But that is utterly besides the point for this thread. There need to be a deliberate and unambiguous step to correct this "applied or theoretical physics" idea as IF those two are independent of each other. It is a reflection of a deeper misunderstanding of physics and the various fields of physics. It is also a reflection on the idea that something "applied" may not be as "important" or "fundamental" to basic knowledge as String, Particle Physics, etc., something that I can easily debunk in the NY minute!

    This forum is an opportunity to correct such errors and to kill off such myths.

  7. Nov 9, 2012 #6
    Speaking as someone with a PhD in CMT who spent a good part of the last four years looking for jobs in industry, I can say based on my experience that CMT is often far removed from the types of applications that industry cares about.
  8. Nov 9, 2012 #7


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    However, I'm sure you will also note that "applications in industry" is not the same thing as "applied" criteria that is often used. This is true be it in experimental or theoretical CMP.

    What industries care about is also quite fluid, and is a function of many things, include the state of the economy and demand. When Bell Labs was a giant, it was quite a breeding ground for many CMT theorists, and quite a number of devices came out of such breeding ground.

  9. Nov 9, 2012 #8
    Thank you for the answers thus far.

    @SophusLies (cool name btw): This is good advice - one of my problems is that I don't know what one actually does in different kinds of research; asking the professors themselves or some of their students is something I will keep in mind.

    @ZapperZ: Yes, I agree that theoretical research does not necessarily exclude applications in the real world.

    My original plan was to write my thesis in the institute for theoretical gravitational physics, just because I was interested in the topic. My professor does research in quantum gravity/cosmology, therefore there are no applications, at least at this point. I want to do something "real", with immediate benefit for whoever needs it.

    Actually I am not the engineering type or some kind of tinkerer but neither do I want to do theoretical calculations all day. A nice mixture of theoretical and experimental methods would be nice with real world application and I am looking for inspiration here.

    Most importantly it should be fun, but this of course is very subjective. Anyone here working in his “dream job” in the industry? Which one?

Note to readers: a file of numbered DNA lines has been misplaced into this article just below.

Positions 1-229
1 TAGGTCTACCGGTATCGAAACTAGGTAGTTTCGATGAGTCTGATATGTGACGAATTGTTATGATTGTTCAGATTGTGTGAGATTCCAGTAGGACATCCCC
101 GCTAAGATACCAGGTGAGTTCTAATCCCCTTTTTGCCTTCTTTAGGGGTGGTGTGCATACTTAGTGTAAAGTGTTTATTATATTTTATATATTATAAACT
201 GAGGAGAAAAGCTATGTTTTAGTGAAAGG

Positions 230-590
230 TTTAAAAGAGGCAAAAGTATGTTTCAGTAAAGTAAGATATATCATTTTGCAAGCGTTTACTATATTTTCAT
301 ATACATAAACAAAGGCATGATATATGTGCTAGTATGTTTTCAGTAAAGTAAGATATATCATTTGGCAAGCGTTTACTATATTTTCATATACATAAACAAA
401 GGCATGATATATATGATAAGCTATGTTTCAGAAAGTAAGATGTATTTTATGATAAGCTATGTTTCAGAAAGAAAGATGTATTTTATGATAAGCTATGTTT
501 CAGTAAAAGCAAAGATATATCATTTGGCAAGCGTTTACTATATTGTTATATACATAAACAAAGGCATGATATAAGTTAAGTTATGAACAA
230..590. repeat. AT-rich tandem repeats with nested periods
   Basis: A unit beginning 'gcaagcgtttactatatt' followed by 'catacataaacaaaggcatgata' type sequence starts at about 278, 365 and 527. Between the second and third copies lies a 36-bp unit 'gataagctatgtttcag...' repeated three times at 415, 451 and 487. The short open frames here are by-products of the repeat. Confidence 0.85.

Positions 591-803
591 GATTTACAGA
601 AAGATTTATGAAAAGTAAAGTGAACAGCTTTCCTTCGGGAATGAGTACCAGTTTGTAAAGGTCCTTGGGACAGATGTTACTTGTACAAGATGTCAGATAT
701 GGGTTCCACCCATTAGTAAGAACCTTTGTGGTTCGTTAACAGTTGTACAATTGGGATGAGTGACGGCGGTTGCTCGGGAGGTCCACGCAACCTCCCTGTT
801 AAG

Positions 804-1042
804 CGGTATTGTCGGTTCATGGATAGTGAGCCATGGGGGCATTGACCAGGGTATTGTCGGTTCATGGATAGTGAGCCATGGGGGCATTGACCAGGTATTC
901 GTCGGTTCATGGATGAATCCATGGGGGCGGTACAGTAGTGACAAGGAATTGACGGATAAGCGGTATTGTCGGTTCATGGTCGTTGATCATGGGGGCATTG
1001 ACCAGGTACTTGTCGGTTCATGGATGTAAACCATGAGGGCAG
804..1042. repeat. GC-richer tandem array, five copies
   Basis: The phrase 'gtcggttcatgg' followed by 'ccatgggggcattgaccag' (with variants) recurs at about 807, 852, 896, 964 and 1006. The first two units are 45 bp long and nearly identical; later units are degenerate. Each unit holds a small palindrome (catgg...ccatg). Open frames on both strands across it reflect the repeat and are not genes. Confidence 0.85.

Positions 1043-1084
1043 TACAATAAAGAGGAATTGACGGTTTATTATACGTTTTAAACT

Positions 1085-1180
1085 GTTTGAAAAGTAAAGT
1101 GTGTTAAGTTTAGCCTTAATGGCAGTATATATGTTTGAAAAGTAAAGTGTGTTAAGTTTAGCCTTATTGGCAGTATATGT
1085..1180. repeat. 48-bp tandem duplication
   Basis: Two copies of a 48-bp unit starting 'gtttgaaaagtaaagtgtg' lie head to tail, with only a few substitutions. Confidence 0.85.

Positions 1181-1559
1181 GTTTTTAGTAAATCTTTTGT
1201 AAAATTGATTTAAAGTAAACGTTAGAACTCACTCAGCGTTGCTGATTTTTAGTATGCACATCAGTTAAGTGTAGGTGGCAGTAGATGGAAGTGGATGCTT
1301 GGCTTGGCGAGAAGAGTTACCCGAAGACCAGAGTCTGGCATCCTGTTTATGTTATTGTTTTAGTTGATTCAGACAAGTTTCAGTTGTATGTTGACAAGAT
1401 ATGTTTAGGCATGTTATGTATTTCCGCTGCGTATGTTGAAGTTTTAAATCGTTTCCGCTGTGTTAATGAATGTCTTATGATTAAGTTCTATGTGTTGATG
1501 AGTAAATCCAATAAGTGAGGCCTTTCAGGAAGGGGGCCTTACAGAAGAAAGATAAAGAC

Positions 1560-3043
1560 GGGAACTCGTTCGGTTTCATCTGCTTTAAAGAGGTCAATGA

10. Nov 9, 2012 #9
    ZapperZ, I assumed what was meant was 'applied research' as opposed to 'basic research'. Applied research is usually used to mean client/business driven research to meet certain demands. In this sense, in physics theory research is usually (but not always) less applied and more basic than experimental research. (though no less or more fundamental/real).

    Not all experimental research is applied, in fact, most would probably fall under the header of 'basic' research (which is why even most of the experimentalists I know were unable to find jobs in industry). But MORE of it is.

    Bell labs as a historical entity was famous for its basic research, though in recent years it has shifted to applied- which is why they hire fewer theorists than they used to.

    I didn't say no condensed matter theory was applied, I said less of it was, and its a general impression I have from friends who did phds in condensed matter theory (not one of whom now works in industry).

    This thread was certainly started by someone who wants a job in industry. Hence, it might be best to learn industry relevant skills, which is less likely to happen in theory.
    Last edited: Nov 9, 2012
  11. Nov 9, 2012 #10


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    But based on the OP and the reply from the OP, it appears that he/she WAS making the mistake that I had stated, where "applied" was attached to condensed matter, optics, etc., and not the way that you thought.

  12. Nov 10, 2012 #11
    Thank you for pointing this out. It is correct that I have to know exactly where the differences are before I can decide what path to take.

    At this point I am quite interested in applications of photons/light, lasers to real world problems but I don’t know if this kind of work will be interesting in the future. I assume that it is a growing market in the future? Any experiences?
  13. Nov 10, 2012 #12
    This was my experience as well, though it depends some on where you put the modeling/computational folks - I once really offended a grad student working in some abstract area of CMP theory by suggesting computational work being done by friends was also theory. But where else to put it? It certainly isn't experimental. . . and those folks doing computational work DID get hired into industry.
  14. Nov 18, 2012 #13
    What do you think are the future growth industries with the greatest growth rate/ potential for applications in the area of physics? Anyone working in optics/photonics? Biotechnology? Any other field?